My Two Fa­vorite Christ­mas Tra­di­tions

Pasatiempo - - Essays - by Ar­ryel An­draud

The thing I re­mem­ber most about the cold, snowy win­ter, and Christ­mas, is putting up the Christ­mas tree with my mom and all of my cats. Of all the tra­di­tions I share with my fam­ily, my two fa­vorites are putting up the tree and try­ing to bake.

Months be­fore Christ­mas, I would ask, “Mom, can we put up the tree yet?” And ev­ery year she would say the same thing.

“We can put it up when it gets closer to Christ­mas,” she would say in a leave-me-alone kind of tone, and some­times I could ac­tu­ally feel the frus­tra­tion in her voice. It was the same at­ti­tude when I asked to open a present early, be­cause most of the presents were un­der the tree long be­fore the hol­i­days.

Putting up the tree is my fa­vorite part of Christ­mas, be­cause I get to spend a lot of time with my mom. The first thing we have to do is get the tree out of the garage. We have used the same plas­tic tree ev­ery year. When we take all of the boxes down from the top shelves of the garage, they are dusty— so dusty that I could write my name on the boxes with my fin­gers.

The first thing we put on the tree is the lights. We have to re­mem­ber to turn them off at night, or it makes the liv­ing room smell like burn­ing plas­tic when the lights touch the green plas­tic tree. Next, we put on beads of all dif­fer­ent colors and sizes. It is hard not to get them tan­gled up with the lights, but my mom and I have be­come ex­perts at it. Af­ter get­ting the beads all the way to the top of the tree, we put on all the dec­o­ra­tions with hooks. Most of the dec­o­ra­tions that we put on the tree are things that I have made in school. Some are gifts from my grandma that she bought from dif­fer­ent parts of the world, and some are just store-bought red and green balls. The very last thing we place is an an­gel dressed in pur­ple, with a sil­ver halo. It goes on the very top point of the tree. When we are done, we stand back and watch the tree glow with all the dif­fer­ent dec­o­ra­tions that took so long to put on.

Be­tween the time I ask my mom to put up the tall plas­tic ev­er­green we use ev­ery Christ­mas and the time my mom says “yes” to ac­tu­ally putting it up, I don’t do any­thing ex­cept try to bake. The cook­ies I made usu­ally turned out a green­ish color — good for Christ­mas, but I would have been hap­pier to have had red and green cook­ies. The smell was so sug­ary, and so was the taste. If you even took one bite it would have made you sick in five min­utes.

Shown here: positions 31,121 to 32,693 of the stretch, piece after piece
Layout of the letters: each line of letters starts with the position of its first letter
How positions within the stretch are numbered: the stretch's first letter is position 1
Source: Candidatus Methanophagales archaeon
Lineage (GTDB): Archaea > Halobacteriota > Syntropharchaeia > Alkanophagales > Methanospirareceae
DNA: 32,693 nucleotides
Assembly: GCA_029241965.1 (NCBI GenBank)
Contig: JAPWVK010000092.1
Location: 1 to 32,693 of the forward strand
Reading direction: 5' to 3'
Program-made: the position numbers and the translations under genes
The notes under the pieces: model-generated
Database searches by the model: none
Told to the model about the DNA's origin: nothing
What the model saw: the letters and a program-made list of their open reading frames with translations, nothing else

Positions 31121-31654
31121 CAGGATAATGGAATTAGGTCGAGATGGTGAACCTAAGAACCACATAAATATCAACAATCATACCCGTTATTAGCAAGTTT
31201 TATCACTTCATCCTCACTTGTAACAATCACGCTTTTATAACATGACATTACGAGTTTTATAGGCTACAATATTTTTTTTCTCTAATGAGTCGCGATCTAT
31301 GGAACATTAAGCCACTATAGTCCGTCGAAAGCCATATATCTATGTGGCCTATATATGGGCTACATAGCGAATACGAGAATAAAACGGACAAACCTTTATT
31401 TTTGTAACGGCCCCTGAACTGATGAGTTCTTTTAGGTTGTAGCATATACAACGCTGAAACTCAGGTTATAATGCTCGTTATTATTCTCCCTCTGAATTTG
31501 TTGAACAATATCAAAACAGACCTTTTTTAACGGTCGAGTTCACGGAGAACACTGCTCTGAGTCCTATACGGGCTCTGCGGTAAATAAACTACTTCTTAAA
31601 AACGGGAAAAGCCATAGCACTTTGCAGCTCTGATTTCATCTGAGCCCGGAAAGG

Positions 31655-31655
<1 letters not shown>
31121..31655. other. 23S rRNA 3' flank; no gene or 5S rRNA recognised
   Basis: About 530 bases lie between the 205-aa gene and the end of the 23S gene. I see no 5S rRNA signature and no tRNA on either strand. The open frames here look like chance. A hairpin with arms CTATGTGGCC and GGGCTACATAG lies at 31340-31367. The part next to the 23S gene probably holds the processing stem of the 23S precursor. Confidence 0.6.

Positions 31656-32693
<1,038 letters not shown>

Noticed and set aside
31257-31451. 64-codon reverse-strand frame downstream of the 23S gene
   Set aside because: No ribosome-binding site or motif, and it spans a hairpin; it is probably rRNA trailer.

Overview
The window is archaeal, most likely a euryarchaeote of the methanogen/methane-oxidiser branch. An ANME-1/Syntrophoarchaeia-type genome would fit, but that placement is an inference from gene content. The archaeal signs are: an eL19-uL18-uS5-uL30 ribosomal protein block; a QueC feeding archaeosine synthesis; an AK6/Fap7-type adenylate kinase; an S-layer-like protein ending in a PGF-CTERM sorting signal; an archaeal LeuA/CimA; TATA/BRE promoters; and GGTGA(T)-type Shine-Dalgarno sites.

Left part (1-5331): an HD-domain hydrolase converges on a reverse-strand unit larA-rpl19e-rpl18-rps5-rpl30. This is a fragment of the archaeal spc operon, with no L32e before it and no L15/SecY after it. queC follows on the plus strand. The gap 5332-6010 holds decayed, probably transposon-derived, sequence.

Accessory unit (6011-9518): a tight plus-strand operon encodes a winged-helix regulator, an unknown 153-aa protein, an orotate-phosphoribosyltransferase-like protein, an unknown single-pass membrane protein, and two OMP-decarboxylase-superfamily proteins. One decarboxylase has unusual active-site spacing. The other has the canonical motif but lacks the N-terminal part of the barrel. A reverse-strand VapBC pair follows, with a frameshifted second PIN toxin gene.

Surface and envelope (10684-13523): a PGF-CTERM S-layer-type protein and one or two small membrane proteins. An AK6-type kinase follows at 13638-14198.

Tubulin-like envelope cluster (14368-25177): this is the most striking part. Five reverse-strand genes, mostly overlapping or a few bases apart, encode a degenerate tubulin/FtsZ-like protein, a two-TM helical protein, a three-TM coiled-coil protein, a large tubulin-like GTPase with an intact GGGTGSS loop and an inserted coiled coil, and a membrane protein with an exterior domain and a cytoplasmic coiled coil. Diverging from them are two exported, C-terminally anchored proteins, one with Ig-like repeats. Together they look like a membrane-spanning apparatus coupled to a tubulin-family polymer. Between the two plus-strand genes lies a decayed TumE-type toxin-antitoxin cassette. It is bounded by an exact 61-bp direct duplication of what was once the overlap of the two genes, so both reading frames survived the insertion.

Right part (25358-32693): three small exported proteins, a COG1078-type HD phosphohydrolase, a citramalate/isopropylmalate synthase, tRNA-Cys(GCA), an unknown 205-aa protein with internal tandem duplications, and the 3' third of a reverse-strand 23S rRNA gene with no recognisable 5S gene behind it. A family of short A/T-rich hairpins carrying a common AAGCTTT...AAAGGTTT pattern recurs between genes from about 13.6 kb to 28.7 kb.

One Christ­mas, I was try­ing to make muffins for my whole fam­ily and a few of my friends. I put a lot of ef­fort into mak­ing the muffins. I even tried us­ing a recipe, and I don’t do that very of­ten be­cause I like to cre­ate and com­bine in­gre­di­ents in a creative way. But when I was mak­ing th­ese muffins, I thought it would make a big­ger batch if I put more of each in­gre­di­ent into the recipe. Think­ing about that now, it was not one of my best ideas— def­i­nitely not one of my best ideas. Af­ter many at­tempts, I am sorry to say, I never got it right. The only thing that was good about my mis­takes was, one of the batches was un­like any other. I made it so wrong that I could throw a muf­fin on the floor and it would jump up like a bouncy ball. How­ever, af­ter that batch, there were un­for­tu­nately no more eggs, milk, flour, or su­gar left in the house. An­other bad thing caused by my need to try and bake was that the kitchen smelled worse than when my mom would make Brus­sels sprouts in a pan. At last I gave up, and my mom went to the store and bought cookie mix. I tasted the cook­ies I made from the mix and de­cided that they were bet­ter than any­thing I had made from scratch.

Since Christ­mas is com­ing up soon, I will most likely do the same thing I al­ways do, but with one dif­fer­ence. This time, I am sure that I will bake ev­ery­thing cor­rectly so my mom doesn’t have to get store-bought muffins or cook­ies.

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